Boxer and Army Reservist Todd Bacon Prepares to Trade in his Headgear for Body Armor

Windham Independent – November 17, 2005 - Shawn French

Some guys are just natural warriors. Todd Bacon, a Portland Police officer and a 1996 Gorham High grad appears to be one of them. He played high school hockey, started boxing while in the Army and picked up his fourth amateur heavyweight title in the main event of Saturday’s Northeastern Regional Championships at the Portland Boxing Club. But a little over a year ago, Bacon signed up for his biggest fight yet when he re-enlisted in the Army Reserves. He was recently activated and is awaiting word on when he’ll be heading to Iraq. 

“I knew when I re-enlisted that I would be going,” Bacon said, “It seemed like the right thing to do. I’m a young, single guy with the experience. The country’s at war, I’ll do my part. It’s not volunteering to go so much as putting myself in a position that if they needed me to go, I’ll go. If not, I’d continue to serve the community as a policeman.”

Bacon said his introduction to boxing came in a tough-man contest during his initial four-year stint in the Army. “I got my ass kicked by a 165-pound Golden Gloves fighter. I was hooked, because I was 215 pounds at the time and he beat me like I was a 5-year-old kid,” he said, laughing.

In 2001, he stopped by the Portland Boxing Club and after a short chat with trainer/promoter Bobby Russo, got right to work. In the four years since, Bacon has racked up a 15-3 amateur record, winning the Regional Golden Gloves, the New England Golden Gloves and the Northeastern Regional Championship as a novice before moving up to the open class, where he picked up his first belt in a brutal battle on Saturday.

Bacon said he was comfortable against the ropes, using his arms to ward off come colossal punches by Rich Gingras, then countering with sharp inside shots. “Every bomb he threw wen m y arms,” Bacon said. “He only threw three at a time, then he’d have to take a little rest and he was full of holes inside. In the third and fourth round, he was gasping and groaning when I’d land those body shots, so I knew they were getting to him.”

Bacon said the heavy punches were wearing him down but he stuck with his game plan. “In no way do I compare myself to Muhammad Ali,” he said. “But it was like the Ali/Foreman thing. I was comfortable inside and knew that if I stayed in, he wasn’t going to pound me. It looks vicious from the outside, because he’s going to town trying to chop down the tree. But he was so wide with his punches that there were holes in the middle and I was landing well.”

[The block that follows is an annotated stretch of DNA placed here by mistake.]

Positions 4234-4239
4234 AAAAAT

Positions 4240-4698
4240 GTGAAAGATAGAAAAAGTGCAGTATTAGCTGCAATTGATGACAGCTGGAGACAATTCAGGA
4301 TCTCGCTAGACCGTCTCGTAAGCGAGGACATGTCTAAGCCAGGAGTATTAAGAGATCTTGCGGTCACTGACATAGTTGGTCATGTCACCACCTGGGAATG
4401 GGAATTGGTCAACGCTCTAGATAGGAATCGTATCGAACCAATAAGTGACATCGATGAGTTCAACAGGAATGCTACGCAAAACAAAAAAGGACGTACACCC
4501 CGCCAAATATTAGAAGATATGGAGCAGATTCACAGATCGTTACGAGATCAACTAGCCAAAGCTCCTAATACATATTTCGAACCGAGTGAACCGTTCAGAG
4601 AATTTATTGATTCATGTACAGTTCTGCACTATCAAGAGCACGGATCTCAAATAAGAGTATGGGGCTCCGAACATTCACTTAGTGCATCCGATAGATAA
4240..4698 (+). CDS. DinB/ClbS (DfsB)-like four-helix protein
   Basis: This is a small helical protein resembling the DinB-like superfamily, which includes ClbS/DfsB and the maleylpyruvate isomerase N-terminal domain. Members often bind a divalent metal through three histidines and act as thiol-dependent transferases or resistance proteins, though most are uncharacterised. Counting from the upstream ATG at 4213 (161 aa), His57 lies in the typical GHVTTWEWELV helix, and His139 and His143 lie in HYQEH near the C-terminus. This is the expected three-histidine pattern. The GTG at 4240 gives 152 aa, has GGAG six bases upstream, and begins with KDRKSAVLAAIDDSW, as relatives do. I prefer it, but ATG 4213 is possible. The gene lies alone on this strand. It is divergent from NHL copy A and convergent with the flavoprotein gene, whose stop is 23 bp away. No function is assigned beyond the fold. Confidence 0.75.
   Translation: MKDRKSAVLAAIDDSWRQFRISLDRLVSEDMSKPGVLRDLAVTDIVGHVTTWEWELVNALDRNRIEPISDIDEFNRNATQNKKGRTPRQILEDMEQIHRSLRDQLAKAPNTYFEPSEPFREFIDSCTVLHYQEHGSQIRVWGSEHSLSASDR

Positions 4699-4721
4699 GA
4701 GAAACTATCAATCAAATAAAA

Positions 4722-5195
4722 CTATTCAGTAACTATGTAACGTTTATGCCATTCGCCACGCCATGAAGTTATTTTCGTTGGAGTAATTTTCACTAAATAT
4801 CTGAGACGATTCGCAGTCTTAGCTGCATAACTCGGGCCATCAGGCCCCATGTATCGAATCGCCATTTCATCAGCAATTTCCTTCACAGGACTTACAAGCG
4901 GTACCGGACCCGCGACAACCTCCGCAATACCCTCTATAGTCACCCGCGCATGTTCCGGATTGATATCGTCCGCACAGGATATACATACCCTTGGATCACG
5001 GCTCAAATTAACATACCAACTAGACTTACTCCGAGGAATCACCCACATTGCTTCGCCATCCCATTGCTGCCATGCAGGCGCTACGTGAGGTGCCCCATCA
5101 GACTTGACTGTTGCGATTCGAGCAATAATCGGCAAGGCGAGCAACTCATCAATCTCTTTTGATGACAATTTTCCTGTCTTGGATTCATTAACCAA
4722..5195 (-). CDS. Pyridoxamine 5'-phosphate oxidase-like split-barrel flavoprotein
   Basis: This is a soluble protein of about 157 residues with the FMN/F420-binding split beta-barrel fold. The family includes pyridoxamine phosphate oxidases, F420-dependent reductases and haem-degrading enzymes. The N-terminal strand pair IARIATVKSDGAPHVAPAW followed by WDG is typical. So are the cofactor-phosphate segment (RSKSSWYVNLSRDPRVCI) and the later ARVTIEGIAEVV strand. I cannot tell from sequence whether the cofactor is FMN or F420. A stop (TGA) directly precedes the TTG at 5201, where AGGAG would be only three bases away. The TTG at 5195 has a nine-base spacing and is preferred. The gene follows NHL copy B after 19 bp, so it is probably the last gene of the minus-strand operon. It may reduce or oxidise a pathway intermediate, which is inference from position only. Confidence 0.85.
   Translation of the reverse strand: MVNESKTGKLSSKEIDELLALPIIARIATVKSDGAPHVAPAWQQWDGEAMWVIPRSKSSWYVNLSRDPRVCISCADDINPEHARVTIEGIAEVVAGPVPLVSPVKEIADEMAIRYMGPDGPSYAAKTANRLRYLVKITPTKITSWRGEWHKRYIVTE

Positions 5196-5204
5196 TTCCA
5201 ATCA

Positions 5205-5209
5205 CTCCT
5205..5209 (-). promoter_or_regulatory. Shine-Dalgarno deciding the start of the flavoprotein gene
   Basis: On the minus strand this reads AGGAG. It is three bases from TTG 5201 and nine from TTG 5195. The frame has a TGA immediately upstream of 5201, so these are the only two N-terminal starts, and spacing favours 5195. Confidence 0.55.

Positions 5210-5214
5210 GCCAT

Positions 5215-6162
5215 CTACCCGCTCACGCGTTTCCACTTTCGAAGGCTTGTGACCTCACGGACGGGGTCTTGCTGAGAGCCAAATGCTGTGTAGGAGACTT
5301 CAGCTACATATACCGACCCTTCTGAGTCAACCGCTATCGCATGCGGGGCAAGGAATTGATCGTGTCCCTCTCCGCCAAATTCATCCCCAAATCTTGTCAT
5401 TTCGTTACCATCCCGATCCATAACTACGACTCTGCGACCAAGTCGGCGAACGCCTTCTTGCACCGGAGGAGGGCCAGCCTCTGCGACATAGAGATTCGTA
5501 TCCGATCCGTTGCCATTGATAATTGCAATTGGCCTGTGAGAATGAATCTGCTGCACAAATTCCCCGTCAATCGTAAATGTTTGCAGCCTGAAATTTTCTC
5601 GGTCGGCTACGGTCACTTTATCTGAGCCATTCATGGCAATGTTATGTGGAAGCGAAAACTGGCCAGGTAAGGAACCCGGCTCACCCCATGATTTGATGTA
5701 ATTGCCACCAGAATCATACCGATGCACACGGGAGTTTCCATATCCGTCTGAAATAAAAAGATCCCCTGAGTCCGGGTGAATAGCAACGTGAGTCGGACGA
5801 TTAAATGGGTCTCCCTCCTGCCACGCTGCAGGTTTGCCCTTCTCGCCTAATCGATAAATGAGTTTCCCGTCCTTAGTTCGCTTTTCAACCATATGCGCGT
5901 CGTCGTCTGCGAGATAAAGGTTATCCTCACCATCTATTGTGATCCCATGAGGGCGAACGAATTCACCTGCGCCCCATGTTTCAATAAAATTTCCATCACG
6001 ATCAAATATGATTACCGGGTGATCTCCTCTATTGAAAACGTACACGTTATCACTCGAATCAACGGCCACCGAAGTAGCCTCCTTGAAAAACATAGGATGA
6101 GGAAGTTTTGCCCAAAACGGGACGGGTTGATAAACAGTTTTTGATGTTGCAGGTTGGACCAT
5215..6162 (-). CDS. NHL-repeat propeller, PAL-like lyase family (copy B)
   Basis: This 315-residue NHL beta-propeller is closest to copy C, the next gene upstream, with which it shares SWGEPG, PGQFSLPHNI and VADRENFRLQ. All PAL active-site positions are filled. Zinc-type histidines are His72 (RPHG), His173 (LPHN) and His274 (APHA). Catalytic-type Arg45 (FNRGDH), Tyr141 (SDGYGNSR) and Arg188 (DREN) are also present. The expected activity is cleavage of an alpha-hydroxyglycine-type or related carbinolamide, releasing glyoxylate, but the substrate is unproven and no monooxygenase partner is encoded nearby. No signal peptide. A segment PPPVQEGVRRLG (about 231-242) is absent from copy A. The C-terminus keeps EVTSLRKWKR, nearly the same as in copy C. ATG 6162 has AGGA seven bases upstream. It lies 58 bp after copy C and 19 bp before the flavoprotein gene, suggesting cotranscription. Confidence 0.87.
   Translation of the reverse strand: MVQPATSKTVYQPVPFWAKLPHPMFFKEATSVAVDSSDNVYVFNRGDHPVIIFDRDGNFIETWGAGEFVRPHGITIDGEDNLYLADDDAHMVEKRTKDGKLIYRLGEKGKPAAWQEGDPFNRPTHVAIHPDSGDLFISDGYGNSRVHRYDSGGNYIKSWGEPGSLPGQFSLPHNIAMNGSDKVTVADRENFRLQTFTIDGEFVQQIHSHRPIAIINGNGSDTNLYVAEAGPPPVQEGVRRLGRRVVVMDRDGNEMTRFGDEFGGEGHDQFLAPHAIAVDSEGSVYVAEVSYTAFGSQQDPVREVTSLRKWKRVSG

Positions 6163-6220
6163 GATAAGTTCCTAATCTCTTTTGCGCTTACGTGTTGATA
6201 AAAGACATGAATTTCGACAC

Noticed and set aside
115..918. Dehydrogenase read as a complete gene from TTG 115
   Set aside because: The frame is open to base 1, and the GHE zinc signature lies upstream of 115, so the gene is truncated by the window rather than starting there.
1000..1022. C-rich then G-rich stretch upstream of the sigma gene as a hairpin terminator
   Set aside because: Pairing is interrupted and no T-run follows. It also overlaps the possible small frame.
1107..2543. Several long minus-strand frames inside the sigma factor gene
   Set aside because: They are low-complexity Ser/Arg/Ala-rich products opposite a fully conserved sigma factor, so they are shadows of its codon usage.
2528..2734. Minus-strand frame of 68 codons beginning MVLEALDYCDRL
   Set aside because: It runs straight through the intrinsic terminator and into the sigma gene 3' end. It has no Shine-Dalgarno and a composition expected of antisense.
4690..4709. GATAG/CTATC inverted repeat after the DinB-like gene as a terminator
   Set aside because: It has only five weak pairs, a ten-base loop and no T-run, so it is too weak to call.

The composure he displayed in the fight shows how far he’s come in the past four years. “I’ve got that 1930’s-style ??? fighter syndrome, where you slug ??? and it’s the last man standing,” he said. “I’ve really tried to improve, being a better boxer. In probably one out of five fights for me, I go out there and do everything right. The rest of the time, I resort to banging. It’s a great test of character and a great test of heart, but it wears on you.

He learned that lesson in a slugfest against a former sparring partner following last year’s Golden Gloves. Bacon said he absorbed some heavy punishment, but refused to go down. “I pride myself on being able to dig deep and not go on the canvas,” he said. “I’ve never been down, nor do I want to.” He suffered a concussion in the bout and had to take some time away from the ring.

He said Russo’s training has been integral in his evolution from a brawler to a fighter. “In every aspect of the boxing world, from Olympics to pros, all over the country, he’s been there and knows everyone,” Bacon said. “It’s very inspiring to have that knowledge in our corner.

Bacon said it’s the crowds and spirit of competition that keep him in the fight game. “When I hit that ring apron and had all those people cheering for me, that’s the addictive side of it,” he said. “You put yourself through so much hell beforehand, your guts are all in a knot and you wonder, ‘Why do I do this to myself?’ Then you get in the ring and all that goes away when the first bell sounds. Afterward, you’re on such a roller coaster of high emotion, you look back and say, ‘This is why I do it.’ Even the next day when I can’t eat anything solid because my jaw hurts so bad or my nose is broken, it’s still worth it.”

When not pummeling opponents in the ring, Bacon said he uses his boxing training to help prepare officers in the Portland Police Department. He said he and four or five colleagues with backgrounds in Muay Thai, boxing and kickboxing are working on a video to help teach defensive tactics, and are developing a curriculum for the officer-training program.

Russo said Bacon is a big asset to the club as both a fighter and teacher, and his decision to re-enlist in the Army should come as no surprise. “I told him if he went back into the Reserves, he was going to get called,” Russo said. “But that’s just who he is.”

“The way I look at it is, if I go over, someone else gets to come home to their family,” Bacon said. “Hopefully in a year or so when the tour’s up, someone will come over and replace me so I can come home too.”

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